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Database Solutions: A Campaign Perspective (Part 3)

Over the past few weeks, we’ve taken a look at Jane Smith’s campaign for City Council. We were there when she started collecting and compiling all of her relevant election data into a single database, and last week we looked at the various moving parts that make campaigns unique.

Image courtesy of pakorn /
Image courtesy of pakorn /

This week we’ll take a look at how everything comes together during the Get out the Vote (GOTV) phase of a campaign. Elections are unique in that they are generally winner-take-all contests, but businesses can learn many lessons from the strategies at the heart of any good GOTV plan.

Trusting Your Data

Your GOTV plan is only as good as the data it’s built on. I learned this lesson the hard way during a race I worked a few years back.

A third party group had made voter identification calls in support of the candidate I was working for, and the data we got back from the calls looked great at first glance. Unfortunately, their coding system conflicted with ours, and when we combined the two data sets and began using the new data points in the field, problems quickly became apparent.

All of a sudden, our team was contacting voters who were unlikely to support our candidate. These voters were coded as “Strong Supporters” in our system, but were from an opposing ideological stance on the political spectrum. The calls and conversations at these voters’ doors did not go well.

What Happened?

So how did we get ourselves into this mess? Simple: the code we used to denote strong supporters was the same code this third-party group used to identify voters who either a.) refused to talk to the person making the phone call, or b.) were supporting our candidate’s opponent.

Once we identified the problem that created issues in our data, we simply back tracked to the last time our list was clean, re-coded the third party’s data, and re-combined the lists. But even though the problem was easy to fix, we’d lost precious time during the final days of the campaign.

So what’s the lesson here? Always, always, always be careful with your data.

Back to Jane

This story isn’t about me, though. It’s about Jane.

Thankfully, Jane and her campaign made it through the identification phase of her campaign without any data coding errors. As Election Day approaches, from her database she pulls a list of voters who are identified supporters of her campaign, but unlikely to vote based on their past voting history. These are the voters the can make the difference between victory and defeat, and they will be receiving the bulk of Jane’s attention heading into Election Day.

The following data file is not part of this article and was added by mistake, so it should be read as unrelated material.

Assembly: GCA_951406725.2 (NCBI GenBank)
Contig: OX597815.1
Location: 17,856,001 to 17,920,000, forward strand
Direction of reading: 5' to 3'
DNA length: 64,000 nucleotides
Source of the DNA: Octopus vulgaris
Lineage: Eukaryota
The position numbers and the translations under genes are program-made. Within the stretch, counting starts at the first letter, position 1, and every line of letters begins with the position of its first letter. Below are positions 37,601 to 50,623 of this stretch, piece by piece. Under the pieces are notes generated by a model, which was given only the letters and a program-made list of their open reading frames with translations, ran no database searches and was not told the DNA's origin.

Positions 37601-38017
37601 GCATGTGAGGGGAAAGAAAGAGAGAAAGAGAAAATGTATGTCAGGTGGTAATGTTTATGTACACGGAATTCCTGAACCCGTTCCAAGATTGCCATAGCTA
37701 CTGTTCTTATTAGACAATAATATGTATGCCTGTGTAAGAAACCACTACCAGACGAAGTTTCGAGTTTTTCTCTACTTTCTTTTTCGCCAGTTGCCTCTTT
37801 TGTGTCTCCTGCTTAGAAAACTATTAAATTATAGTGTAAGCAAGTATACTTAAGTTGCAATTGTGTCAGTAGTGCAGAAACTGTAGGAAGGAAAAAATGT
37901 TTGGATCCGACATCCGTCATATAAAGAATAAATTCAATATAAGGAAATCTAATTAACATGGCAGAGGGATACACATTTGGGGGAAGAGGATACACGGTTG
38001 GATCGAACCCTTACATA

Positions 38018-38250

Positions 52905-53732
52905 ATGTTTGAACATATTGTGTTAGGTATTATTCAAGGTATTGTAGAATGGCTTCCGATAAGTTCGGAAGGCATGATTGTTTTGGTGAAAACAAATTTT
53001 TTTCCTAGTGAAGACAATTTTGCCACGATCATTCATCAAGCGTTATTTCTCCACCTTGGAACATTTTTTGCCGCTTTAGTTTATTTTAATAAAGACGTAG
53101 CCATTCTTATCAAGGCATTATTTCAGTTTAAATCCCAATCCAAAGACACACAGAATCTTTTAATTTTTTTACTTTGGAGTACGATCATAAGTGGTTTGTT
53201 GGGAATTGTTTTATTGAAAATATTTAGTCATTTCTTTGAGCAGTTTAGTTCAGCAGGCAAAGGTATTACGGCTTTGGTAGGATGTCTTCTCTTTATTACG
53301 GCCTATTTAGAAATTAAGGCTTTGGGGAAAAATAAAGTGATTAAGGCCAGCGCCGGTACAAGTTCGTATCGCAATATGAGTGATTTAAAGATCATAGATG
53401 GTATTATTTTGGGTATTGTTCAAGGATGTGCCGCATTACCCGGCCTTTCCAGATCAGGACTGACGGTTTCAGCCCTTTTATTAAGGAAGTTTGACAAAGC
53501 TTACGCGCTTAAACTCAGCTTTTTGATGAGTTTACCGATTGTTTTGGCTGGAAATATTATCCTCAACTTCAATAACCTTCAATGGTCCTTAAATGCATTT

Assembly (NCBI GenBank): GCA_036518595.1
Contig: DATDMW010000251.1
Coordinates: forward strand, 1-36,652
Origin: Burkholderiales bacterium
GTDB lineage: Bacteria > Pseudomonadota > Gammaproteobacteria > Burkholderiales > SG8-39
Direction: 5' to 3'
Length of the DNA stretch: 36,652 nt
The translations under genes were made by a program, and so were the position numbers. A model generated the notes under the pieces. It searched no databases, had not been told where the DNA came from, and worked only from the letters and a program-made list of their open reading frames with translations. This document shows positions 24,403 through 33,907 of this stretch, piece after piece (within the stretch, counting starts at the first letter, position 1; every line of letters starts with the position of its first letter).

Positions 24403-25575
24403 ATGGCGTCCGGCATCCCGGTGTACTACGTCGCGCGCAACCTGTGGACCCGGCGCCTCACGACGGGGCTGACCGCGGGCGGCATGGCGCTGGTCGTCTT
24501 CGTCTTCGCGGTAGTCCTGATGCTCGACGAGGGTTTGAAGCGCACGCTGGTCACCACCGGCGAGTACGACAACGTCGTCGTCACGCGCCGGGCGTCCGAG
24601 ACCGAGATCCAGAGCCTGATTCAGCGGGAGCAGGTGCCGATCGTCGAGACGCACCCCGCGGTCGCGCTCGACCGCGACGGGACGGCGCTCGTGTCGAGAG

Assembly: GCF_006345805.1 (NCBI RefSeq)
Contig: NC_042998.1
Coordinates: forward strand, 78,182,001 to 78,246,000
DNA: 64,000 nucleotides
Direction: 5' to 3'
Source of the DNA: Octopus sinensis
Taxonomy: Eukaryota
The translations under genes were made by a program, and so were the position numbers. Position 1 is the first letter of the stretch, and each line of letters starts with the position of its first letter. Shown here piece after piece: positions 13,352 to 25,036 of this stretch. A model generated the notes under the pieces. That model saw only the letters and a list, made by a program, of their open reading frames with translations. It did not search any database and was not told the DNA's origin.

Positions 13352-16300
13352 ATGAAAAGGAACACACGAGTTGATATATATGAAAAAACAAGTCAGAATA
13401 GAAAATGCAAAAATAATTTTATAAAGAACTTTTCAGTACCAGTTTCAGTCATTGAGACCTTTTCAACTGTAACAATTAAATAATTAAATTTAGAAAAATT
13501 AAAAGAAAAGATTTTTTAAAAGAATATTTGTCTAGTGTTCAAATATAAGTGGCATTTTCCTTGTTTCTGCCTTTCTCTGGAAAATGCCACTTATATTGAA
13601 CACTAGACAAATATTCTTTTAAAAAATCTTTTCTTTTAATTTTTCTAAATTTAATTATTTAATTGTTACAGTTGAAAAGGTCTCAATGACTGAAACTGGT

Election Day

As Election Day dawns, Jane feels confident. She knows that she’s done everything she can to be assured of victory, including meticulously collecting the data from her conversations in her custom database.

Jane spends the day calling voters who are unlikely to vote to encourage them to vote and offer them rides to the polls. The results sound promising. Even though she can’t convince all of them to get out to the polls, many of them tell Jane that they’ve already gone and voted for her, or that they have a plan to do so later that day. Jane is cautiously optimistic.

At the end of the day, Jane is exhausted but hopeful. As results begin to roll in, it becomes obvious: she won!

Why does this matter to my business?

As I said before, campaigns and business differ in many ways, but there are lessons they can learn from each other.

If you’re about to launch a new product, open a new location, or host a major retail sale, the behind-the-scene mechanics used to increase your chances of success are very similar to a campaign’s GOTV process. Gathering reputable data and storing it with the help of a custom database (like the ones DragonPoint, Inc. has decades of experience building) can mean the difference between successfully communicating with likely customers, and wasting your money talking to people who don’t want or need your product.

In the end, it’s all about trusting your data, and trust—in this case—is built on strong database solutions.